Peer Review, Summer 2003
A New Field of Dreams: The Collegiate Learning Assessment
By Roger Benjamin, president, and Marc Chun,
research scientist, both of RAND Corporation's Council
for Aid to Education
In the film Field of Dreams, an Iowa farmer hears
a spectral voice that instructs him, "If you build it,
they will come." Despite formidable challenges and doubt
from all those around him, he embarks on a quest to turn his
Midwest farmland into a baseball field. Although he maintains
his faith and conviction, he is plagued by the question of
whether they will, in fact, come.
The RAND Corporation's Council for Aid to Education
(CAE) recently undertook what some might consider to be just
as foolhardy an endeavor: to build a new assessment approach
for higher education. This approach, which assesses the "value
added" of the institution, has now evolved into the
Collegiate Learning Assessment (CLA) project.
There are numerous technical, political, and pedagogical
factors that would make one hesitate before attempting such
a project. However, our initial foray into this arena--a
feasibility study in 2002 with more than 1,300 students at
fourteen colleges and universities across the country--found
that the approach was both viable and useful. The discussion
that follows describes the key features of this feasibility
study, organized around questions we asked when building the
Is There Really an Assessment Alternative?
The CLA project differs from most other approaches to student
assessment in four ways. First, it uses direct measures of
student learning rather than proxies for it; typical proxies
include input or actuarial data (e.g., entrance examination
scores or faculty salaries), student self-assessments of growth,
or college faculty and administrator opinion surveys (e.g.,
the US News & World Report rankings). As we have
reported elsewhere, 2 there are methodological
concerns in interpreting such indirect measures. Although
the CLA project does not dismiss input 3 or actuarial
measures (which provide valuable information about a college
or university), it recognizes that these measures do not focus
explicitly on skills and abilities colleges and universities
are committed to developing. Therefore, performance measures
of actual learning are an important addition to existing approaches
Second, the CLA project focuses not on discipline-specific
content but, instead, on general education skills--critical
thinking, analytic reasoning, and written communication. The
measures are all open-ended rather than multiple-choice.
Third, the project uses a "matrix-sampling" approach
to assessment. The traditional approach, which would be to
administer an entire battery of instruments to all students,
would be too time-consuming to be practical. Instead, the
sampling design involves administering separate components
of the full set to different (but randomly selected) sub-samples
of students, thereby minimizing the time required per student
yet still allowing complete coverage of the range of instruments
and content areas. This matrix-sampling design provides comprehensive
and reliable information about how well a school's students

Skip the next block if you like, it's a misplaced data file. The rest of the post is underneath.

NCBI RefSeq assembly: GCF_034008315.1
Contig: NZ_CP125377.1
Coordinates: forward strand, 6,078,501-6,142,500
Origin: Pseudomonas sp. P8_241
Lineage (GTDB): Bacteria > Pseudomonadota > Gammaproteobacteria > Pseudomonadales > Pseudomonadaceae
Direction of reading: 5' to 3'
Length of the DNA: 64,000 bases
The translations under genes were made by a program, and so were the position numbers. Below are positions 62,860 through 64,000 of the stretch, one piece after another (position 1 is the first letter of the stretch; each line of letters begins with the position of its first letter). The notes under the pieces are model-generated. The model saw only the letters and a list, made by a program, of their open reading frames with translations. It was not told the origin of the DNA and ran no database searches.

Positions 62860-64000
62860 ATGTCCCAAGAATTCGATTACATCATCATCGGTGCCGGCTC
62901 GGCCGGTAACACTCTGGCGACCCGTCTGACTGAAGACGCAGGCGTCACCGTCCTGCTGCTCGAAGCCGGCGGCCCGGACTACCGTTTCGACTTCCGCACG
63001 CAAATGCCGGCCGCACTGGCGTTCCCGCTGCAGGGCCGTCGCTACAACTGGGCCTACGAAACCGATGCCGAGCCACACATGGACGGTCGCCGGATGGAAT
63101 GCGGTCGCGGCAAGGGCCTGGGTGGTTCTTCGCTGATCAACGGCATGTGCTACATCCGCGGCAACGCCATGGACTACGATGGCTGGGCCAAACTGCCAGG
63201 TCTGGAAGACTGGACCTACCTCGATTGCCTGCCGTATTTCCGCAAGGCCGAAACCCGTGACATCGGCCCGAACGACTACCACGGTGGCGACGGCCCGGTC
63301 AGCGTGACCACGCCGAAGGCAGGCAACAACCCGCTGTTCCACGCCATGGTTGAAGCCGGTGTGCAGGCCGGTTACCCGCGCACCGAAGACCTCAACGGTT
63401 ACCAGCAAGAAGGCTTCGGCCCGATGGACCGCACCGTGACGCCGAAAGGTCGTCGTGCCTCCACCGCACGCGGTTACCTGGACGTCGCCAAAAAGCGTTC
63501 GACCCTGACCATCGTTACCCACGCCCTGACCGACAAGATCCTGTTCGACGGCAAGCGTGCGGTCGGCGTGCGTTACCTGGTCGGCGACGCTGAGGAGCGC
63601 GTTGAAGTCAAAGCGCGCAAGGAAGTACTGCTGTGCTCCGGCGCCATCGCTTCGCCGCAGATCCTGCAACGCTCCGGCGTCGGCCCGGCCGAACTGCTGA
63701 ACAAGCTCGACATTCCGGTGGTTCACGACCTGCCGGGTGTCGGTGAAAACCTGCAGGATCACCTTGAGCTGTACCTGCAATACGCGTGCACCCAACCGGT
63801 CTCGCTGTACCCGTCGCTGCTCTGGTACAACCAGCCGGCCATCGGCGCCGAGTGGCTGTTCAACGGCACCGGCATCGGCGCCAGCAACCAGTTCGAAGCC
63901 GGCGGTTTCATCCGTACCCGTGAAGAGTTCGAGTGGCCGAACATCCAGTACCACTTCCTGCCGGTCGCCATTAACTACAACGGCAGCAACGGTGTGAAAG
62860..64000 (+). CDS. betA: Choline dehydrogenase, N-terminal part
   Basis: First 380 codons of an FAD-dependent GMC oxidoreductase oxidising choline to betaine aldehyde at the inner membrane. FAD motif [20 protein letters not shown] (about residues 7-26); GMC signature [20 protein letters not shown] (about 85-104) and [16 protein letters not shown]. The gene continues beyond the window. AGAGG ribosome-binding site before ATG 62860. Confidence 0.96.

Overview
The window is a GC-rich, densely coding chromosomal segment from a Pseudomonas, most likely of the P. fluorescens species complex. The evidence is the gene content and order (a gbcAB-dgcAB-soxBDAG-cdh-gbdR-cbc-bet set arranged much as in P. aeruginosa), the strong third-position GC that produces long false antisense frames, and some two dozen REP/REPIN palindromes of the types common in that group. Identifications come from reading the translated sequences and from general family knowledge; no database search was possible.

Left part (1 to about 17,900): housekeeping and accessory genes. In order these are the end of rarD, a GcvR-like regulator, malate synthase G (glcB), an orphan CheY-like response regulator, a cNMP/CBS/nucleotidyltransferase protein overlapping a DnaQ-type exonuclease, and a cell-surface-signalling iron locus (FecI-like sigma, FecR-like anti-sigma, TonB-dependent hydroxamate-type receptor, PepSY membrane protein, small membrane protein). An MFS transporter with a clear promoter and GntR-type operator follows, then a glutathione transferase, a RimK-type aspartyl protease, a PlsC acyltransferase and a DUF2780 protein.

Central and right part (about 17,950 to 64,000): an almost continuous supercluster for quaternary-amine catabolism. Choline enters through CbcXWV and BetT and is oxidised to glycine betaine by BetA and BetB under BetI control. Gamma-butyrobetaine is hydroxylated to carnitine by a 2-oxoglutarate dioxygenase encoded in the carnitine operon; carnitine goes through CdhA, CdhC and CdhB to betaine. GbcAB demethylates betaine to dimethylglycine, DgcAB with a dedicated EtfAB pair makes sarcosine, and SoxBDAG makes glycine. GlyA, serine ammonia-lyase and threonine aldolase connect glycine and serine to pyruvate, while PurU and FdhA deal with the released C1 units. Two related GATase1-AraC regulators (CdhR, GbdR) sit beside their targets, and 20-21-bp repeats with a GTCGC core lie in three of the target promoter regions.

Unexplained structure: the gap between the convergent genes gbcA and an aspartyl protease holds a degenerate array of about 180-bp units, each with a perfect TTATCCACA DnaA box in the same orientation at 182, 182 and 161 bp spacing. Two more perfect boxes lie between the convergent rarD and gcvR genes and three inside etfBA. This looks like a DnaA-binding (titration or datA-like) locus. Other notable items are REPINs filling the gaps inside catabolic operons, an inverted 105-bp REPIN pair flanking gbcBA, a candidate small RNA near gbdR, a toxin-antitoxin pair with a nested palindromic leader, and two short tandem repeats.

are doing as a group rather than about the proficiency levels
of any individual student.
Fourth, the project was designed to assess value added, or
the institutional contribution to student learning. We do
this in two ways: (1) we measure how well an institution's
students perform relative to "similarly situated"
students (defined in terms of their SAT or ACT scores),4
and (2) we measure how much students' skills improve
during their tenure at the institution through a pre-test/post-test
model. As the research continues, we will also consider establishing
baseline benchmarks against which institutions can evaluate
basic skill development.
Why Focus on Assessing General Education Skills?
There are three related rationales behind the focus on assessing
general education skills. First, most colleges and universities
highlight general education as part of their undergraduate
curricula. These are seen as the knowledge, skills, behaviors,
and attitudes characteristic of an "educated person."
These general education skills--such as critical thinking,
analytic reasoning, and written communication 5--cut
across academic disciplines and departments. Although any
given college or university may adopt different pedagogical
approaches to develop such skills, they nonetheless all share
an overall commitment to these dimensions of learning and
assessment. However, there are limited tools available to
permit systematic evaluations of how institutions are doing
in reaching their general education goals. The CLA project,
therefore, seeks to contribute to the overall assessment efforts
by contributing new instruments and a method that reflect
the value placed on general education.
Second, whereas it is common to assess outcomes of individual
courses, we believe that general education is not so neatly
compartmentalized. It is, rather, the sum total of the combination
of courses a student takes, plus the learning that occurs
"between" courses, that contributes to overall
skill development. As a result (and as will be discussed below),
the focus on the institution as the unit of analysis is motivated
by an interest in understanding the overall impact of the
college or university as a whole. This, we argue, is a more
holistic way to understand general education.
Third, whereas discipline-specific measures focus on content,
and some instruments might assess the ability to recall facts
or formulas, the CLA project measures students' demonstrated
ability to use information. Focusing on general education
skills makes possible institutional comparisons, both within
sectors (e.g., Carnegie Classification) as well as across
the system of higher education as a whole. Again, because
nearly all institutions work to develop general education